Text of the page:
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T'AI CHI MAGAZINE - April 1998
 

EDITOR'S NOTEBOOK > April 1998
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April 1998 - Editor's Notebook

April 1998, Vol. 22, No. 2


It is sad to report of the death of Ma Yueh-Liang, a unique figure in the Wu style and in the art of Tai Chi Chuan. A man of extraordinary skills, intelligence and humility, he loved push hands and was still going to the park even last year to practice with all comers.

To him, practicing Tai Chi Chuan was the supreme activity and he loved teaching it. He helped to foster the Wu style after the death of Wu Chian Chuan in 1942. He served as Vice-President of the Chian Chuan Taijiquan Association since 1928, when it was founded.

He had his work cut out for him since there was World War II and the Communist Revolution. In the subsequent restrictive periods, such as the Cultural Revolution, the association was shut down for many years.

Even while he was teaching Tai Chi Chuan, he had a career as a medical doctor. After he graduated from medical college, we went to Shanghai and established the first medical examination and testing office in Shanghai. He also worked at the Red Cross and the China-German Hospital as head of examination and testing.

 When he retired, it was all Tai Chi Chuan. Though born in 1901, Ma was considered to be 98 years old, because in China a person is considered to be one year old at birth.

Another sad note is the death of Zhou Yuan Long, also of Shanghai. While I never met Ma, I did meet Zhou a couple of times, once in Shanghai in 1983. He came to my room for an interview and was quite willing to talk. I remember the woman who was my interpreter was surprised that someone of his stature would come to see me.

He later was brought to San Francisco and taught for several months. As the article on page 45 indicates, he was well known for his drawings as well as his Tai Chi Chuan.

I would like to mention a third death of a person all our readers know. That is Cen Yuefang. Just a few weeks ago, the editor of China Sports Magazine wrote to inform me of his death from a recent illness.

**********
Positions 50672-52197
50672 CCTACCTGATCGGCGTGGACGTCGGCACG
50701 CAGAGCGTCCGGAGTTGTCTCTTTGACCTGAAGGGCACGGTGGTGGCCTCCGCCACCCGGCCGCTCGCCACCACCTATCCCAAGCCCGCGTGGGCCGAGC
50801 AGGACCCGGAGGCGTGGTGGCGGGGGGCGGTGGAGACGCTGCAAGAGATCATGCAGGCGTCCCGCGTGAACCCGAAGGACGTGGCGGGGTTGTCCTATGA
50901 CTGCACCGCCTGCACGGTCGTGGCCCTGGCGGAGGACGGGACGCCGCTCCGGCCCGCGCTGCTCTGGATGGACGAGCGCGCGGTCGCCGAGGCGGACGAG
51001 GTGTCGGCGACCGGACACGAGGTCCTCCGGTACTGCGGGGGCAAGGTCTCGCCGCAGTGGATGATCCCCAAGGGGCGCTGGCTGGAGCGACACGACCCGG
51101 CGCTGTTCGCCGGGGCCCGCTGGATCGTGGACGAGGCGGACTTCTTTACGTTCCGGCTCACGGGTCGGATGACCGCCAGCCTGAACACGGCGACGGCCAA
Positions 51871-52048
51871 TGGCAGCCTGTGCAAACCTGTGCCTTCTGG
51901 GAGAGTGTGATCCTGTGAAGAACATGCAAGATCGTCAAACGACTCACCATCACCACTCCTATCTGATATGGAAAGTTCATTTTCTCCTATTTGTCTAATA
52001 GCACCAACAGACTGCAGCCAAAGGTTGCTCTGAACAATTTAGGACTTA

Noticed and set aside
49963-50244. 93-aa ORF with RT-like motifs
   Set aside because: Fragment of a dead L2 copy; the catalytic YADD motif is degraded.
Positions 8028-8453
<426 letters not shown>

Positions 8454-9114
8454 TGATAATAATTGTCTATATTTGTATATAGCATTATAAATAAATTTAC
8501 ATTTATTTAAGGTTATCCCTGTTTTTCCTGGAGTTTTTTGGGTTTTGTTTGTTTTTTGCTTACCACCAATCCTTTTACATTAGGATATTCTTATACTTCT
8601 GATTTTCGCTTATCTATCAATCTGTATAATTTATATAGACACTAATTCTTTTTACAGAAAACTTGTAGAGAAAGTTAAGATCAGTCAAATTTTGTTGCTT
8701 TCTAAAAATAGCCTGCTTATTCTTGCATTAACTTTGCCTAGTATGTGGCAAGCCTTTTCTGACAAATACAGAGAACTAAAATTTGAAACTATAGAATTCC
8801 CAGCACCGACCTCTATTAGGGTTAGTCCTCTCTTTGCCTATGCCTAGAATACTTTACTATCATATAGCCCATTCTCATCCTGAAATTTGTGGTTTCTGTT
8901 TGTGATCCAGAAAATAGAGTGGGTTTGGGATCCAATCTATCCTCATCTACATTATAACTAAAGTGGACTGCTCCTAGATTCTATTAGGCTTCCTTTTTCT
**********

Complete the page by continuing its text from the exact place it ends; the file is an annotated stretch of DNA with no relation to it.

Cen has written many articles for T'AI CHI Magazine over the years on T'ai Chi and qigong. He was an assistant editor at the famous China Sports Magazine when I met him in 1983 in Beijing.

He was a tall, friendly man who spoke and wrote English very well. We cooperated in the publication of the book, Wonders of Qigong. Later he wrote many articles for the magazine as it expanded. He was very professional and competent.

Peter Wu writes about the life of Hong Jun-Sheng and the experiences that he had with him. It gives insight into the quality of Hong and his skills. In an art form in which force is commonly mistaken for skill, it is very useful to learn about people like Ma and Hong, who had exceptional skills.

The Sun style is a very interesting style that is the “youngest” of the major styles. Faye Yi (Li) gives some valuable information about it.

She teaches in Coseley, West Midlands, U.K. Her great-grandfather, Li Yu Lin was one of the top students of Sun Lu Tang. He ran a martial art school for Sun in Tian Jin. Her granduncle, Li Tian Ji, was a professional martial arts coach and was the first chief coach of the national Wushu team. He was a major figure in contemporary Tai Chi Chuan. Her father was honored as one of the greatest living martial arts treasures in China.

Leonard Shear, who teaches Tai Chi Chuan in Richmond, VA, tells of his serendipitous meeting with Li Liqun of Shanghai. He describes some of the ideas of Li, who is an important figure in the Wu style community in Shanghai and was close to Ma. Li spent time with Shear and his group last summer and is planning to return this summer.

There are a number of other interesting articles in this issue, more so than usual, but the most important certainly is the sad report of Ma Yueh-Liang's death. It is regrettable that more people were not able to experience his teaching. But his legacy will go on.·


 
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